Displaying items by tag: budget
GALWAY — Galway Central School District is proposing a $3.1 million dollar Capital Improvement Project for urgent repairs.
On March 29, the Galway CSD Board of Education passed a resolution to put forth a Capital Improvement Project for voter consideration. The NYS Education Department requires districts to complete a Building Condition Survey (BCS) every five years, and this Capital Project is addressing problems that arose in the most recent. CSArch, the district’s architects, categorized all recommendations in the BCS as an immediate need and called for them to be addressed in the first year of the project.
The project includes the following to be done at the bus garage:
Replacing underground gas and diesel tanks with above ground storage tanks. Replacing the fuel dispensing system with a modern system that will help with fuel use and efficiency. Replacing underground fuel oil heating tanks with above ground storage tanks. Remediating soil as necessary. Replacing two vehicle lifts. Repairing concrete floors in service bays and providing epoxy floor in service bays and parts room. Reconstructing pavement with heavy duty asphalt at various locations. And, replacing the oil/water separator that is too small and not functioning well.
Galway CSD emphasizes that these improvements will assist their mechanics, Scott Hollbrook and Denis Ryder, in their efforts to keep the district’s fleet, drivers, and students safe. And, that getting students to school safely takes commitment and effort from many professionals. At the foundation of it all is having a fleet of safe buses and a safe facility in which to work on them. Galway CSD is rated as a Preferred Carrier by the New York State Department of Transportation (DOT).
The project will also:
Replace an underground fuel tank in front of the Junior/Senior High School that was installed in 1988. Replace the pavilion at the track that collapsed in the winter of 2020, shifting its location to add two separate restrooms, a sink and storage for future concessions, and with a custodial closet. Replace the storage shed near the track with a larger building that can accommodate storage for athletic equipment.
To maximize State Aid, the proposed 2021 Capital Project will contain minor renovations to the following areas that were not touched in the 2016 Capital Project including: restrooms near the auditorium, restrooms near offices, and flooring near the entrance to the auditorium and gymnasium.
The full cost of the proposed capital improvement project will be $3.1 million. The district will utilize $100,000 from the Capital Reserve, which results in $3 million bonded over 15 years. For aidable expenses, New York State Building Aid will reimburse 78.7% of the proposed Capital Improvement Project. After subtracting retiring debt and funds from the Capital Reserve, along with NYS Building Aid, the net local share will be approximately $65,000/year.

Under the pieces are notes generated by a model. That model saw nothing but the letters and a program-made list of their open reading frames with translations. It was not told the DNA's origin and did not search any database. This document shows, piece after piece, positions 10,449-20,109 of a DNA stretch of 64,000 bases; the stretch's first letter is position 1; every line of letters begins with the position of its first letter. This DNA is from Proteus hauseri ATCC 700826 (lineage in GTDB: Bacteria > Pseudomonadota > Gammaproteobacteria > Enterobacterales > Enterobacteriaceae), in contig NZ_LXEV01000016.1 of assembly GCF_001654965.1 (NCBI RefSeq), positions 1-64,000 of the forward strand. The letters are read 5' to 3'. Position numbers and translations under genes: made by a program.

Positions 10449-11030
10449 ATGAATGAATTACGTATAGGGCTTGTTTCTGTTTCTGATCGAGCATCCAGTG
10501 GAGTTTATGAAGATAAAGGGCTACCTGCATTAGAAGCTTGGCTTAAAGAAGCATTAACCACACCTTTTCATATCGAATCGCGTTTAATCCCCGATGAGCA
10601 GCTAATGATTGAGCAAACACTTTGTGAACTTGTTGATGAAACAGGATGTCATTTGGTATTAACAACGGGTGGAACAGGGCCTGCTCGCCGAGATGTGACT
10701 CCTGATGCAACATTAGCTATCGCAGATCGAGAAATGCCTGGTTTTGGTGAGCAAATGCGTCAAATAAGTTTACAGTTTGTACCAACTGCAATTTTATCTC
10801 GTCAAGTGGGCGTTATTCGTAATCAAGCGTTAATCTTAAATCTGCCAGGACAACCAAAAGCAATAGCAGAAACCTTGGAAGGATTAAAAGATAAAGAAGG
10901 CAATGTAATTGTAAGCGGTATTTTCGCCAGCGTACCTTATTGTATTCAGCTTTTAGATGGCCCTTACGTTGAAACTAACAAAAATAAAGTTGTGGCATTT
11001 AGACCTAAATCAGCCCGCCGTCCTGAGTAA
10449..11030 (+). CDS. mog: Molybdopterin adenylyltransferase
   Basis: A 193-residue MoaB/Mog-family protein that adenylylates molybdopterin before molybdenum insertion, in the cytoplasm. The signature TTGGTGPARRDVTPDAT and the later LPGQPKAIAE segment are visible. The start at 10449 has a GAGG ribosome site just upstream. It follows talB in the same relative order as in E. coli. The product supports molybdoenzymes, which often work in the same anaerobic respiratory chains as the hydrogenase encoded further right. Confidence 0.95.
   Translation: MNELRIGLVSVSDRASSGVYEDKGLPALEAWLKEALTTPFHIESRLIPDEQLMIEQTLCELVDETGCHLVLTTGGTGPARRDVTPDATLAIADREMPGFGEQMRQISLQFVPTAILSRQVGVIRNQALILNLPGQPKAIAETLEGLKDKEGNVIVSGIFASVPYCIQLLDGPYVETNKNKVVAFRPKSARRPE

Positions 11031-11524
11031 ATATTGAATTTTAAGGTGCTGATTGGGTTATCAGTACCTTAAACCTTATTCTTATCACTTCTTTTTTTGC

If the proposed Capital Improvement Project is approved, design and construction documents will be finalized in the Fall of 2021. Approval by the NYS Education Department will be in Winter 2021-22. The bidding process will take place in Winter 2022, and construction will begin in Spring/Summer 2022.
Residents of the Galway Central School District will have a chance to learn more about the proposed Capital Improvement Project during the following information sessions:
Galway faculty and staff: Tuesday, April 27, 2021 at 6:30 p.m. Virtual, link will be posted on www.galwaycsd.org.
Residents of Galway CSD: Tuesday, April 27, 2021 at 7:15 p.m. Virtual, link will be posted on www.galwaycsd.org.
Annual Budget Hearing: Thursday, May 6, 2021 at 6:30 p.m. In-Person, HS Library
Residents will vote on the proposed Capital Improvement Project during the regular school budget vote on Tuesday, May 18, 2021.
SARATOGA SPRINGS — The newly restored Saratoga Music Hall opened to the public last Tuesday when it hosted a city council meeting that featured the first public hearing of the proposed 2021 budget.
The proposed annual budget seeks to adjust to a near $7 million shortfall, due to what councilmembers referred to as “this COVID economy.” The 2021 proposal stands at just under $41.9 million, compared to the $48.7 million budget adopted late last year, for 2020. On the table: a 6% increase in property tax rates – which would increase the property tax payment on a home assessed at $200K by $6 per month, or $72 per year – as well as potential layoffs and budget cuts across all departments.
“These are very trying times,” Mayor Meg Kelly said during the meeting. “It’s $7 million short. We all have to take our hits (but) I think together we can all pull this off.”
This week’s public commentary largely focused on the potential Recreation Department budget – a topic amplified as a result of an email apparently sent from the recreation department, and circulated among thousands of residents during the previous weekend that pleaded with residents to attend City Council meetings and budget workshops to express concerns.